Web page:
Organizations

American Diabetes Association. 1701 North Beauregard Street, Alexandria, VA 22311. (800) 342-2383. http://www.diabetes.org.
Centers for Disease Control and Prevention. 1600 Clifton Rd., NE, Atlanta, GA 30333. (800) 311-3435, (404) 639-3311. http://www.cdc.gov.
National Diabetes Information Clearinghouse. 1 Information Way, Bethesda, MD 20892-3560. (800) 860-8747. http://www.niddk.nih.gov/health/diabetes/ndic.htm.

glycosylated hemoglobin test

 [gli-ko´sĭ-lāt″ed]
measurement of the percentage of hemoglobin A molecules that have formed a stable ketoamine linkage between the hemoglobin and glucose; this can be used to assess the control of blood glucose levels. In persons with a normal blood glucose level it amounts to about 7 per cent of the total; in those with diabetes mellitus it is about 14.5 per cent. The higher the blood glucose levels have been over the previous three months, the higher the glycosylated hemoglobin will be.

glycosylated hemoglobin (GHb, GHB) test

a blood test used to monitor diabetes treatment. It measures the amount of hemoglobin A1c in the blood and provides an accurate long-term index of the patient's average blood glucose level.

hemoglobin

an allosteric protein found in erythrocytes that transports molecular oxygen (O2) in the blood. Symbol Hb.
Oxygenated hemoglobin (oxyhemoglobin) is bright red in color; hemoglobin unbound to oxygen (deoxyhemoglobin) is darker. This accounts for the bright red color of arterial blood, in which the hemoglobin is about 97% saturated with oxygen. Venous blood is darker because it is only about 20-70% saturated, depending on how much oxygen is being used by the tissues.
The affinity of hemoglobin for carbon monoxide is 210 times as strong as its affinity for oxygen. The complex formed (carboxyhemoglobin) cannot transport oxygen. Thus, carbon monoxide poisoning results in hypoxia and asphyxiation.
Another form of hemoglobin that cannot transport oxygen is methemoglobin, in which the iron atom is oxidized to the +3 oxidation state. During the life span of a red cell, hemoglobin is slowly oxidized to methemoglobin. At least four different enzyme systems can convert methemoglobin back to hemoglobin. When these are defective or overloaded, methemoglobinemia, in which high methemoglobin levels cause dyspnea and cyanosis, may result.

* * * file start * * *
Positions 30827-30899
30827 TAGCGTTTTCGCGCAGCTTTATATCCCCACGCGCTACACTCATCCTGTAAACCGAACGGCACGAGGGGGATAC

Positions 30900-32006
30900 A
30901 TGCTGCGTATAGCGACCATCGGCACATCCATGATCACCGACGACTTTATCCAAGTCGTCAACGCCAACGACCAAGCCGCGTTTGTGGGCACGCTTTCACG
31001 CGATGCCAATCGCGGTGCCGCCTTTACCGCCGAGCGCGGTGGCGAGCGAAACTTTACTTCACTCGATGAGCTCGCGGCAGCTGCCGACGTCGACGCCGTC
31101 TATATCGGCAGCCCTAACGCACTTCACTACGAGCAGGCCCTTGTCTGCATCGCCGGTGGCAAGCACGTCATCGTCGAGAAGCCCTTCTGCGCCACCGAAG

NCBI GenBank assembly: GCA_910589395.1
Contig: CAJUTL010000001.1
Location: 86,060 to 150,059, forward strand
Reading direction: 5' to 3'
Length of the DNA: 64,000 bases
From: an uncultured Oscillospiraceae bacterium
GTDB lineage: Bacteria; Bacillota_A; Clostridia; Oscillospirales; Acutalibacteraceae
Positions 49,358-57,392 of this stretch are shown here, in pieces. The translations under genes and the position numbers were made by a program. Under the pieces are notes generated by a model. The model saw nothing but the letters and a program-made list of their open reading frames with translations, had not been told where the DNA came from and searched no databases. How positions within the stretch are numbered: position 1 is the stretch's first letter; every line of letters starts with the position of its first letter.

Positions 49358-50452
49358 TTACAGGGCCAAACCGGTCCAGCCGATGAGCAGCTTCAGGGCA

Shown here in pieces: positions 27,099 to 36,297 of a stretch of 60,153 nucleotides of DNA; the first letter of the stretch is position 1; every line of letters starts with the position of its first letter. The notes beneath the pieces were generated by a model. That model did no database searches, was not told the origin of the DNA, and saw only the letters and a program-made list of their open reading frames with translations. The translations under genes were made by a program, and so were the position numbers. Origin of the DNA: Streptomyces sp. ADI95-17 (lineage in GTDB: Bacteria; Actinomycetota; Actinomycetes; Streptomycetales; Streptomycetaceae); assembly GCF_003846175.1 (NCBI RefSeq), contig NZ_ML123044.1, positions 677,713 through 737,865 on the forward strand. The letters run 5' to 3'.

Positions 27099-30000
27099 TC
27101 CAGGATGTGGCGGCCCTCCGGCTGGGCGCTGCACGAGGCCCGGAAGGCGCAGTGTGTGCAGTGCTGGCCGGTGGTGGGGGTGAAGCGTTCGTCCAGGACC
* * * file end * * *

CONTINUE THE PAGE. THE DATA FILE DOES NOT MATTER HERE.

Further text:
As red cells wear out or are damaged, they are ingested by macrophages of the reticuloendothelial system. The porphyrin ring of heme is converted to the bile pigment bilirubin, which is excreted by the liver. The iron is transported to the bone marrow to be incorporated in the hemoglobin of newly formed erythrocytes.

hemoglobin A1c
see glycosylated hemoglobin (below).
carcass hemoglobin tests
include hemoglobin extraction test, hemoglobin-pseudoperoxidase test. Used on suspect meat to determine if it has been properly bled out; poor bleeding is an indication of fever or septicemia.
hemoglobin concentration
varies with the hematocrit; determined by several methods. Assesses the oxygen-carrying capacity of blood.
cyanotic hemoglobin malformations
insufficient oxygenated hemoglobin is received in the peripheral capillary beds resulting in blue discoloration of tissues, and an incapacity of the body to maintain a life-sustaining level of activity.
glycosylated hemoglobin
hemoglobin A with a glucose moiety attached to the amino terminal valine of the beta chain. This type of hemoglobin is made at a slow constant rate during the life span of the erythrocyte. Increased levels correlate with glucose intolerance in diabetes. With adequate insulin treatment, levels return to the normal range and periodic assays can be helpful in evaluating effective control of diabetes mellitus. Called also hemoglobin A1c.
glycosylated hemoglobin test
measurement of the percentage of hemoglobin A molecules that formed a stable ketoamine linkage between the amino terminal valine residue of the beta chain and a glucose moiety; used to assess diabetic control.
hemoglobin-oxygen dissociation curve
the incremental increase in oxygen saturation of the hemoglobin with each unit increase of the partial pressure of oxygen in the blood. Any factor that shifts the curve to the right will automatically reduce the concentration of O2 held by the hemoglobin and increase the rate of its delivery to tissues.
urine hemoglobin
hemoglobin variants
the globin part of hemoglobin is composed of a large number of amino acids and the hemoglobins are therefore susceptible to a great many variations. In humans a large number of variants have been identified but only a few in animals and none are deleterious. The identified ones are the three adult hemoglobin types, HbA, HbB and HbC. There is also an embryonic, HbE, and a fetal hemoglobin, HbF.